'Amazing Grace' one of the most popular songs of all time'Amazing Grace' is one of the most popular Gosel/Christian songs of all time, written by John Newton in 1772. This song is one of the most performed by various music and vocal groups, bands. In 2006 an 'Amazing Grace' motion picture was filmed and produced.
Amazing Grace owes its creation to a key experience of its author John Newton, who was the captain of a slave ship. After he was in severe distress on May 10, 1748 and saved after invoking God's mercy, he first treated the slaves more humanly. After a few years, he even gave up his job altogether, instead becoming a clergyman and working with William Wilberforce to fight slavery.
Melody and Piano Sheet MusicThe melody known today worldwide, the so-called New Britain, first appeared in a hymn book from 1831, the Virginia Harmony. It is pentatonic and is said to go back to US or British roots, but is also attributed to James P. Carrell and David S. Clayton. The original text originally sung to the melody is lost today. The text usually sung by John Newton today is occasionally sung with another melody, the Old Regular Baptist, created in Kentucky in 1958.
The aftermath is particularly significant in the harmonization offered by the Southern Harmony hymnal of 1835. The characteristic setting for this hymn book, in which the main melody is in the middle part and is accompanied by a lower and lower sung voice, can still be found in American music for vocal trios and has become particularly well known for the style of Andrews Sisters.
Impact & historyAmazing Grace enjoyed great popularity with both parties of the American Civil War and with the Indians. The Cherokee is even considered an unofficial national anthem, since during the notorious path of tears in 1838 they often buried their dead due to lack of time without a great ceremony, but only by singing Amazing Grace. The song is still played and sung frequently at funerals or memorial events, such as in 2004 on the occasion of the funeral of former US President Ronald Reagan and in 2015 on the occasion of the memorial service to the victims of the Charleston attack.
Although the hymn came from a Euro-American involved in the slave trade, Amazing Grace was adopted by the African-American spiritual and gospel scene. It was interpreted by the Blind Boys of Alabama as well as by Mahalia Jackson, Aretha Franklin or the Montreal Jubiliation Gospel Choir and the Harlem Gospel Choir. Today Amazing Grace is one of the most popular hymns in the world and is sung by members of various Christian denominations. The piece is also considered a protest song against slavery and an anthem by Christian and non-Christian human rights activists.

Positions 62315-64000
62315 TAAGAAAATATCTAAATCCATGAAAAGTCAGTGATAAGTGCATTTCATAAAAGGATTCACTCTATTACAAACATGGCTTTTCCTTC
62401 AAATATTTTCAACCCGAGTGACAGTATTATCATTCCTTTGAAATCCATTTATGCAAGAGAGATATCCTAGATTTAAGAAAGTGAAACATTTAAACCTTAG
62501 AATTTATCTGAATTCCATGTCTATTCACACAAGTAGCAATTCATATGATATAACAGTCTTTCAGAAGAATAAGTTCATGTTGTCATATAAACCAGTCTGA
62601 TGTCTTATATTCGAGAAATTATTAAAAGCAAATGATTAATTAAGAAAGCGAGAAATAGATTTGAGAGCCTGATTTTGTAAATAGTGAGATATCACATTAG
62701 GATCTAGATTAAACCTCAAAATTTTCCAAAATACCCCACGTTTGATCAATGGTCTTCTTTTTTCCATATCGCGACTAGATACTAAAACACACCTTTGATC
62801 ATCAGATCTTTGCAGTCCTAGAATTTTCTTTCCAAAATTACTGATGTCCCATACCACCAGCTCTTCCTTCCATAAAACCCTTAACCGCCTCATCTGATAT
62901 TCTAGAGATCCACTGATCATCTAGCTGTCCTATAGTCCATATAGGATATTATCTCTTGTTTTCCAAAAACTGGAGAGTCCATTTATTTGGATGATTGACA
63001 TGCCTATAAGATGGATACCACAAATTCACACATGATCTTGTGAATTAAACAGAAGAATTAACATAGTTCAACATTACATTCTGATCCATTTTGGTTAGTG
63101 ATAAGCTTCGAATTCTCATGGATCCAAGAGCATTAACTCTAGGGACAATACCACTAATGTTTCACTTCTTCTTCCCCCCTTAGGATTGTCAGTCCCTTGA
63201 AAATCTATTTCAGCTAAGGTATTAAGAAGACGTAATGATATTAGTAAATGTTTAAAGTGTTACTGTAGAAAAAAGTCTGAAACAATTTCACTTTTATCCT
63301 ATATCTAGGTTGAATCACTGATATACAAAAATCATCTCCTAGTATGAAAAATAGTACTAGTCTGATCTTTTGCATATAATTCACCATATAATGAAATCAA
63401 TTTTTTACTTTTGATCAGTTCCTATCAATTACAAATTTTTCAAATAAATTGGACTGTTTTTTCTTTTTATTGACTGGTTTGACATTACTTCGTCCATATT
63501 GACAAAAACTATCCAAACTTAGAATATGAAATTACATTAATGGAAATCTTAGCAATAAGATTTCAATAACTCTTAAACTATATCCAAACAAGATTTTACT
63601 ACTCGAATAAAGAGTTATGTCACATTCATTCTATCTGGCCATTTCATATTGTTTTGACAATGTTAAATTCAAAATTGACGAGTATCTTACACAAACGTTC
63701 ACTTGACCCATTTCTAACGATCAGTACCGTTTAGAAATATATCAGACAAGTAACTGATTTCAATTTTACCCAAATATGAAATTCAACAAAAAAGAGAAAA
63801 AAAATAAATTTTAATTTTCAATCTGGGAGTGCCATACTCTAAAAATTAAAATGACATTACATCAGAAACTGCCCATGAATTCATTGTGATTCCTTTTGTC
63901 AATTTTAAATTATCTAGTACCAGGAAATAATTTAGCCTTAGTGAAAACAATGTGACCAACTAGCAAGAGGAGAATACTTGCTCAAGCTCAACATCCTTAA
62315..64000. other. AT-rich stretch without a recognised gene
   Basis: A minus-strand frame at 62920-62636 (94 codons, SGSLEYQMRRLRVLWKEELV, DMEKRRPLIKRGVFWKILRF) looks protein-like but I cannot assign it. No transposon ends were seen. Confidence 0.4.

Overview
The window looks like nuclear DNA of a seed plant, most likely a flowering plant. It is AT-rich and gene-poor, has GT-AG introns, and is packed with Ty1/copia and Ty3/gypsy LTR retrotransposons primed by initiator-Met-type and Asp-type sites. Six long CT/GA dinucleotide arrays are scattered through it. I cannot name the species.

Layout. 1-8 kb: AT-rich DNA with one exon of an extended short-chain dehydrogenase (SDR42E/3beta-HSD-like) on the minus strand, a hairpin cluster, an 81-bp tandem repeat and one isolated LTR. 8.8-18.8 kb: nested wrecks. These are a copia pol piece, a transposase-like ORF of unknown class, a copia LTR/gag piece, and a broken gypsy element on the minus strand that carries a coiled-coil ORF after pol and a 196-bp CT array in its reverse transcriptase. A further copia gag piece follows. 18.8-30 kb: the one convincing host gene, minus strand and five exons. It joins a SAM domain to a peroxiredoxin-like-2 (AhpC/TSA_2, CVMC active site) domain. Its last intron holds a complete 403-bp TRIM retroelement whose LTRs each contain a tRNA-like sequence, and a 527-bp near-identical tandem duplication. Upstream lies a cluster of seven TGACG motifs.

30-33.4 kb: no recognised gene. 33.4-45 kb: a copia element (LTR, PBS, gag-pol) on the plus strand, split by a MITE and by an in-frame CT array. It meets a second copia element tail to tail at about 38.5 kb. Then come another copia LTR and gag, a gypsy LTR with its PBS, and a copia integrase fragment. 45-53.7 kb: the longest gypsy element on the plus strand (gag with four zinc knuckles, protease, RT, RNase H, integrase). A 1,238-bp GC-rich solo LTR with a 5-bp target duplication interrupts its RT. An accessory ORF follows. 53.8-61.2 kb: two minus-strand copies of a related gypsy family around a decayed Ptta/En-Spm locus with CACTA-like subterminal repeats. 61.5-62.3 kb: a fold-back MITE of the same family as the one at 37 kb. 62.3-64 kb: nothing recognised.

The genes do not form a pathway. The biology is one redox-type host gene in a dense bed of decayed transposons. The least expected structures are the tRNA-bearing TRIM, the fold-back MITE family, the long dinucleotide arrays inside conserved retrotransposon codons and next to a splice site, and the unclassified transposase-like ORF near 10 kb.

In the 1960s, the song, which was originally distributed almost exclusively in the USA, reached the British Isles. There Amazing Grace became particularly popular in bagpipe versions, also because musicians in the course of the folk revival increasingly focused on the traditional melodies and songs. That is why there are numerous instrumental versions, in particular of Scottish Highlanders, of which the most commercially successful is from the military band of the Royal Scots Dragoon Guards, which was even number 1 on the UK sales charts in 1972.
Up until Arthur Penn's 1969 film Arthur’s Restaurant, the song was somewhat unknown outside of churches and folk festivals. In 1972 it won wide circulation under the title How the light after the night, sung by Siegfried Fietz in free church and evangelical congregations with a text transmission by Renate Wagner.
Over the course of time, the song has been edited many times and interpreted by a multitude of artists that can hardly be overlooked. Among them are Meryl Streep (1983 in her film Silkwood), Connie Francis, Ray Price, Vera Lynn, Janis Joplin, Elvis Presley, Judy Collins, Hayley Westenra, Johnny Cash, Yes, Rod Stewart, Willie Nelson, George Jones, Groundhogs, Vicky Leandros, Lena Valaitis (1976), Helmut Lotti, Die Flippers (1991), Ireen Sheer, David Hasselhoff, André Rieu, The Priests, Céline Dion, Steve Morse, Nana Mouskouri, Charlotte Church, LeAnn Rimes as well as Katie Melua and Jessye Norman. In 1985 Joan Baez opened her contribution to the legendary Live Aid concert in aid of hunger relief in Africa with a performance of Amazing Grace. Mike Oldfield used the text with a new melody on his album The Millennium Bell and at the concert at the Berlin Victory Column at the turn of the year 1999/2000. There are also punk (Dropkick-Murphys) and heavy metal versions (Stryper). At the memorial service for the victims of the Charleston attack, in which nine African Americans were killed on June 17, 2015, US President Barack Obama sang the song. The hymn "light on my star Borussia" of the football club Borussia Dortmund is also based on "Amazing Grace".
The song has also become a jazz standard. But the title that Louis Armstrong introduced to jazz, which is often heard in the marching bands of New Orleans jazz and in Dixieland, is rarely played in modern jazz. Interpretations by Herbie Mann, Archie Shepp, David Murray and Cassandra Wilson are worth highlighting here. Diane Schuur and Gabrielle Goodman also sang the song in a jazz context; bass player Victor Wooten has released a bass version of the title. Composer Ben Johnston, an important representative of Extended Just Intonation, designed his 4th string quartet Ascent. Amazing Grace as a large, over ten-minute variation in pure mood about the song.